This special, which can be accessed in its original format by clicking here, appeared while the ebr3.0 interface was under construction. While that project was taking our design editors further into the web environment, Cary Wolfe, Mark Amerika, and myself were adding sound to ebr's medial mix. But sound considered, like the visuals, as a compositional element - an aural environment for online reading; but also a non-verbal space for unreading, unwriting, watching, and listening. With this in mind, we titled the issue music/sound/noise - or msn, appropriate to the medium whose incipient commodification promises to define the Internet economy. At the same time, however, msn offered an opportunity for dematerialization, and for a deconstruction of the commodity, "music," into its less widely marketable composition as "sound" and "noise."
There's a parallel here to the sort of critique that ebr has attempted from the start, a project that spatializes the web, but in an especially fleeting and evanescent way. As one literary/academic site within a network whose extension is literally global, ebr has needed to organize itself within and continually adjust to the very environment we critique. With the introduction of sound, this problematic - the achievement of an interdependent web identity - can now open onto the question of what are the relations between sound, then noise, then music. As "sound" approaches ever more closely the condition of music it too approaches a kind of writing, which is then retroactively revealed to have been "noisy" all along.
Working from the perspective of sound as one of the "spatial arts," future contributors to this thread might raise the question of how one should navigate through the rhetoric of noise (while filtering the noise of rhetoric). Who wants to remix this noise into pseudo-autobiographical narrative? mystory? critifiction?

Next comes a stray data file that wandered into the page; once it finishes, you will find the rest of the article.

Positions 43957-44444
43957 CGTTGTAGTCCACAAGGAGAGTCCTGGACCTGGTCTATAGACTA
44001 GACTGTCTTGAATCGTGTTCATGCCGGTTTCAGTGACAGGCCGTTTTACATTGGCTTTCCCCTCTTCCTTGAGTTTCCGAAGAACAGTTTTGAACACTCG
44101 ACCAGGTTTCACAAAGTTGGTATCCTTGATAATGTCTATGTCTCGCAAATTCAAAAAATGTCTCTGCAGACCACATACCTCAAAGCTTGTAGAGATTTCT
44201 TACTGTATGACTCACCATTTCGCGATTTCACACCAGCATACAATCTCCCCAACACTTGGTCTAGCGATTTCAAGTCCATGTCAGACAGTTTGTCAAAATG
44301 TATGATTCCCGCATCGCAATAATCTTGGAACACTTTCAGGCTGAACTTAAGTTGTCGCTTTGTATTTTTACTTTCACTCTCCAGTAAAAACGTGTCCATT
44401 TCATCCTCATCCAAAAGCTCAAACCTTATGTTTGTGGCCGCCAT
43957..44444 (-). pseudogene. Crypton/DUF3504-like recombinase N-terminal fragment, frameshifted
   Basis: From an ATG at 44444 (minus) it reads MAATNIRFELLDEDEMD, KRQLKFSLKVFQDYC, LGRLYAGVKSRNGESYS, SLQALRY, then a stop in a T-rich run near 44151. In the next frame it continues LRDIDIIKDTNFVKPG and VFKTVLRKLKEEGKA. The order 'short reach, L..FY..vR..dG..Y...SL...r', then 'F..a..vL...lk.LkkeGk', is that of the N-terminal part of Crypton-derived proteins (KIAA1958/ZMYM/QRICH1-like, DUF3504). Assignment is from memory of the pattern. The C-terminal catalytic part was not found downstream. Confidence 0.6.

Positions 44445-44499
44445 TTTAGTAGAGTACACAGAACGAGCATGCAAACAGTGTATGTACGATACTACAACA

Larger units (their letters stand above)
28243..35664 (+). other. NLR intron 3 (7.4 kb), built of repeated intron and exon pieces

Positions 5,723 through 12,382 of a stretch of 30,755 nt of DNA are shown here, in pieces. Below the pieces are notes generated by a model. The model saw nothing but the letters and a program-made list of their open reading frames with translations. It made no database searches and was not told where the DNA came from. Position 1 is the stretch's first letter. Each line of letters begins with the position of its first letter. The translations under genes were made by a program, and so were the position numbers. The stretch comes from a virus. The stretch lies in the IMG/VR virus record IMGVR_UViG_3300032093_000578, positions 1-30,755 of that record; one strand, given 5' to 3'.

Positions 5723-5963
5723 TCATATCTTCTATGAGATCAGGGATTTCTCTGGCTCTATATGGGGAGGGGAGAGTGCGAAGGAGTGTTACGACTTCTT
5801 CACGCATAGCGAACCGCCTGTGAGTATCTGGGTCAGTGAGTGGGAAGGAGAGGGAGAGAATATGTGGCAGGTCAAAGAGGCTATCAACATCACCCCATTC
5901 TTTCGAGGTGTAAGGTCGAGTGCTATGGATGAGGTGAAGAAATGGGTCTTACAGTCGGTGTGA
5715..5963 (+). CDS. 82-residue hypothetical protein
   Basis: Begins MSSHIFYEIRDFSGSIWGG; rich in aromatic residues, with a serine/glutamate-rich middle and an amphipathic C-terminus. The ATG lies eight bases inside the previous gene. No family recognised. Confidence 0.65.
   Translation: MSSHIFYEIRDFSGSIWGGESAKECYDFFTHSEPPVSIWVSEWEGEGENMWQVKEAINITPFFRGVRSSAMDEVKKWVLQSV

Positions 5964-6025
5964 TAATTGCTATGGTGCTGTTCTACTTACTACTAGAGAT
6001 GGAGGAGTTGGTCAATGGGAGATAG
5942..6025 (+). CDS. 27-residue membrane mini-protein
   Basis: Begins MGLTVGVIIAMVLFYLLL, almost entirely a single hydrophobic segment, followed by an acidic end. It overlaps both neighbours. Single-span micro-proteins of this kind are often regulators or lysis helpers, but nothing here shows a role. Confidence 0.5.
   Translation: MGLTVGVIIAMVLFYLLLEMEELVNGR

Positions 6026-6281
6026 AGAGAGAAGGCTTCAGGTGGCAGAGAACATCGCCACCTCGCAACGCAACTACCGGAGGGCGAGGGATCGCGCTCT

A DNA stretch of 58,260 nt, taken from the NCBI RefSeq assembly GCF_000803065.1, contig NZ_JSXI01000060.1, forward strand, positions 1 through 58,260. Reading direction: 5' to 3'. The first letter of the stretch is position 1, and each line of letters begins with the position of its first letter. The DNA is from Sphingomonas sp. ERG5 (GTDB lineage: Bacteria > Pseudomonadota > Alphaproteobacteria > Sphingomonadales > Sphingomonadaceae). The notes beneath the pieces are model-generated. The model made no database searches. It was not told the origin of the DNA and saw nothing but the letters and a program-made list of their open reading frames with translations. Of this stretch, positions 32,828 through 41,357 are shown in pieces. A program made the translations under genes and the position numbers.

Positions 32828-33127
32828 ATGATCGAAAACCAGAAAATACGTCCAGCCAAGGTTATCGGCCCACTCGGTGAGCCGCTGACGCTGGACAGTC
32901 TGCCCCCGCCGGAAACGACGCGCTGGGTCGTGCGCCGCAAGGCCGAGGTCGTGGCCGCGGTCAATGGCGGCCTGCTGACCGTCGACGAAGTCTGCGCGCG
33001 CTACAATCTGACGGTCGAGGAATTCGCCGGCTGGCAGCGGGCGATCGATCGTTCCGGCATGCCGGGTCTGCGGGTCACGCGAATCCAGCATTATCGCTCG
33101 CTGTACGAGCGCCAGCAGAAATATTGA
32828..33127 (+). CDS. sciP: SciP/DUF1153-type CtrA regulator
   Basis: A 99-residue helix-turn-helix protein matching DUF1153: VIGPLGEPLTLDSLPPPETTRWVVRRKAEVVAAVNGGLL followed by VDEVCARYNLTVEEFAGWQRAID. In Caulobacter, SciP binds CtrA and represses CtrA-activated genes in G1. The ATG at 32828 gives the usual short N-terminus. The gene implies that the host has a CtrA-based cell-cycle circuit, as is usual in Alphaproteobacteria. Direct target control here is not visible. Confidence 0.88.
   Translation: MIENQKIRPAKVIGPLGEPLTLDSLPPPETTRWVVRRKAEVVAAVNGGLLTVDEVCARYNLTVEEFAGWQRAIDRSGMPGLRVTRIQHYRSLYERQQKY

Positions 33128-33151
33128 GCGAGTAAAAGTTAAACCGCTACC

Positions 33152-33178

Why did Progressive Networks change their name to Real Networks in the year 2000?
And what about the Senator from Washington state, the 42-year-old Maria Cantwell who funded her campaign with moneys cashed in from her job at Real Networks? What's up with all that media noise?
With this issue we did in fact manage to run an essay that succeeded in transforming literary criticism into the equivalent of the DJ groovebox. Trace Reddell, with his "Litmixer: The Literary Remediator," actually applied the tools and strategies of the DJ to the performance of literary interpretation and critical speculation. This particular contribution, a landmark in cyber-active criticism, became one important reference point for Anne Burdick, Ewan Branda, and myself, in the construction of the new ebr interface - a complement to the litmixer, but using ebr itself as the sampling source.
Also in this thread one will find a keynote essay by sound artist Elise Kermani, squibs by Rob Wittig (Tank20 Literary Studios) and David Greenberger (Duplex Planet), "A Disorganized Multilingual A to Z Poem" by Raymond Federman (whose reading was recorded exclusively for ebr), and "A Somewhat Legal Look at the Dawn and Dusk of the Napster Controversy" by Paul C. Rapp, Esq. (former drummer for the rock band Blotto, of "Lifeguard" fame),
- Joseph Tabbi